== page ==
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I know that if $f_\mathrm{m}$ is the "Nyquist frequency" (max frequency) and $f_\mathrm{s}$ sampling rate then $f_\mathrm{s}>2f_\mathrm{m}$.

  • Am I correct so far?

I have a signal $x(t)$ with max frequency $f_1$ and $h(t)$ with $f_2$ and we define $y(t)= h(t)*x(t)$ ($*$ for convolution) and we need to find the sampling frequency/Nyquist frequency of this function.

So the Nyquist frequency of $x(t)$ is $f_{\mathrm{s}_{x}} >2f_1$ and of $h(t)$ is $f_{\mathrm{s}_{h}} >2f_2$.

Now I saw that someone wrote that using the convolution theorem we get $Y(f)=H(f)X(f)$, so there must be that $f_\mathrm{s} \leq \min\{2f_1,2f_2 \}$ stating that this is an upper bound because frequency may cancel each other.

  • Why is that true?

I must mention that he wrote $Nq(x)$ instead of $f_{\mathrm{s}_{x}}$ (I just understood that he meant the same), also it's not supposed to be $f_\mathrm{s} \geq \min\{2f_1,2f_2 \}$ ?

I'm also not sure about is that $X(f)=0$ if $|f|>\frac{Nq(x)}{2}$.

  • Why is that?
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  • $\begingroup$ "someone wrote": Nope, not arguing with some unknown source about something that we both suspect is wrong. Cite, or find a better source. $\endgroup$ Commented Feb 8, 2019 at 18:21
  • $\begingroup$ @MarcusMüller if he is wrong can you answer me what is the correct answer? Thanks $\endgroup$ Commented Feb 8, 2019 at 18:54
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    $\begingroup$ you also need to fix your symbols a little bit. i would change "$x$" to "$t$". then change "$f(x)$" to "$x(t)$" and "$g(x)$" to "$y(t)$". then change "$F$" and "$G$" to "$X$" and "$Y$". then use "$\omega$" only for angular frequency and use "$f$" for ordinary frequency for the arguments of $F(\cdot)$ and and $G(\cdot)$ and $H(\cdot)$. $\endgroup$ Commented Feb 8, 2019 at 20:30
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    $\begingroup$ i don't want to think about the question until i am comfortable about the nomenclature. $\endgroup$ Commented Feb 8, 2019 at 20:34
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    $\begingroup$ i didn't fix it yet, but Nyquist frequency (as ordinary, not angular frequency) is simply half of the sample rate, $f_\mathrm{s}/2$. it is not the sample rate in any decent modern textbook or lit. that abuse of notation needs to be corrected. $\endgroup$ Commented Feb 8, 2019 at 20:50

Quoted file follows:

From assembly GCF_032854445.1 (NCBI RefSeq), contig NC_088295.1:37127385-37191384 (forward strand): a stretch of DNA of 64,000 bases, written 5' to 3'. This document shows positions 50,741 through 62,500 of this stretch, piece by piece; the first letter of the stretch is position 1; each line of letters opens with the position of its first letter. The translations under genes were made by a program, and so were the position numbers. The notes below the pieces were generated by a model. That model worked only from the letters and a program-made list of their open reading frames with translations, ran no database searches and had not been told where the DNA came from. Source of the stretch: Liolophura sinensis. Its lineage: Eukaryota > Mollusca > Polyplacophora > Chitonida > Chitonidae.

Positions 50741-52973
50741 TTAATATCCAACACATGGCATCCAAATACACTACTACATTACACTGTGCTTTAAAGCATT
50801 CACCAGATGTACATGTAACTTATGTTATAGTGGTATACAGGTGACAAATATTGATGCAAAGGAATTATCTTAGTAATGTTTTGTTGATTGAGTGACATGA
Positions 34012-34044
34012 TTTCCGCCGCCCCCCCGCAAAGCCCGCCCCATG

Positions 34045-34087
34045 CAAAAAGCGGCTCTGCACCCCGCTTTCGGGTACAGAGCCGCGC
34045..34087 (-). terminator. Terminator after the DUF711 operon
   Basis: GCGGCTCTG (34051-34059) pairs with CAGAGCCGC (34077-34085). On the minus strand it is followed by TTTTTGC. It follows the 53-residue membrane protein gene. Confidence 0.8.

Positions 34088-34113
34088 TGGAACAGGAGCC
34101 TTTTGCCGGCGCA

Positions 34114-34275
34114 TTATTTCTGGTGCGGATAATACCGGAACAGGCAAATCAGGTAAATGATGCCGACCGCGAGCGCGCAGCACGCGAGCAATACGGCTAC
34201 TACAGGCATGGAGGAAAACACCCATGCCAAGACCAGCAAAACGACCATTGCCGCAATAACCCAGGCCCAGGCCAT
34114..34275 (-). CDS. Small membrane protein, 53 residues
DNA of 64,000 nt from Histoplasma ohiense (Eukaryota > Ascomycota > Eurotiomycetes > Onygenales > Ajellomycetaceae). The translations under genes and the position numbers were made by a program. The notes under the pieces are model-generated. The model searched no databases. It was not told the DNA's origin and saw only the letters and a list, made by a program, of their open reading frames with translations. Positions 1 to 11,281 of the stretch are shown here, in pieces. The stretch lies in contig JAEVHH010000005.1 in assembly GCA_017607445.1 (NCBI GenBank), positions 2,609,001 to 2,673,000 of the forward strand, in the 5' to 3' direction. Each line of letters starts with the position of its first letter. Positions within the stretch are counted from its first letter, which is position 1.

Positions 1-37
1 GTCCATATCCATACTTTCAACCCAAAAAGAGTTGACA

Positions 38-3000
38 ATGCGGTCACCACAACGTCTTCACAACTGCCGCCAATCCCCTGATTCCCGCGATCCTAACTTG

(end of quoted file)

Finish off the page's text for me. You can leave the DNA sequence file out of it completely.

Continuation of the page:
2 Answers 2

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Since nobody answered my I will answer using what I read on the internet, "Nyquist frequency" is the max frequency we can get using given sampling rate. the $f_s$ of convolution between 2 function is indeed the min of their max frequency, but I'm not sure yet about the part which stated that this is an upper bound because frequency may cancel each other. Since nobody here could answer it , but myself I'm marking this as an answer until someone will be able to answer it, thanks.

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I'll give it a try.

I know that if fm is the "Nyquist frequency" (max frequency) and fs sampling rate then fs>2fm.

Am I correct so far?

No.

The Nyquist frequency is simply defined as half the same rate. If your sample rate is 48kHz, your Nyquist frequency is 24kHz no matter what and how you sample anything.

You may have signals that have frequency content above the Nyquist frequency. If that's the case, you will get aliasing when you sample. However the Nyquist frequency is completely independent from the frequency content of the signal. The frequency content only determines whether you get aliasing or not.

Since you already started with a wrong assumption, the rest of your question as written doesn't make a lot of sense.

I think you are just confusing the terms "bandwitdh" and "Nyquist frequency" and what you are asking is "I convolve a signal of bandwidth $f_1$ with a signal of bandwidth $f_2$: what's the bandwidth of the result?". If that's your question, please re-phrase as such. That answer would be $min(f_1,f_2)$

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  • $\begingroup$ Thank you , but it’s not supposed to be the min? $\endgroup$ Commented Feb 9, 2019 at 13:46
  • $\begingroup$ Yes, of course. Corrected $\endgroup$
    – Hilmar
    Commented Feb 9, 2019 at 15:09
  • $\begingroup$ also you didn’t referred to one of my question , the claim that it is less equal to it, since frequency may cancel each other.. $\endgroup$ Commented Feb 9, 2019 at 16:28
  • $\begingroup$ Well, it's more complicated than that. For example, if you convolve two sine waves of different frequencies, the result will be zero. If your question is really about bandwidth, then please rephrase or ask a new one and so it is clear what specifically you want to know. $\endgroup$
    – Hilmar
    Commented Feb 10, 2019 at 14:05

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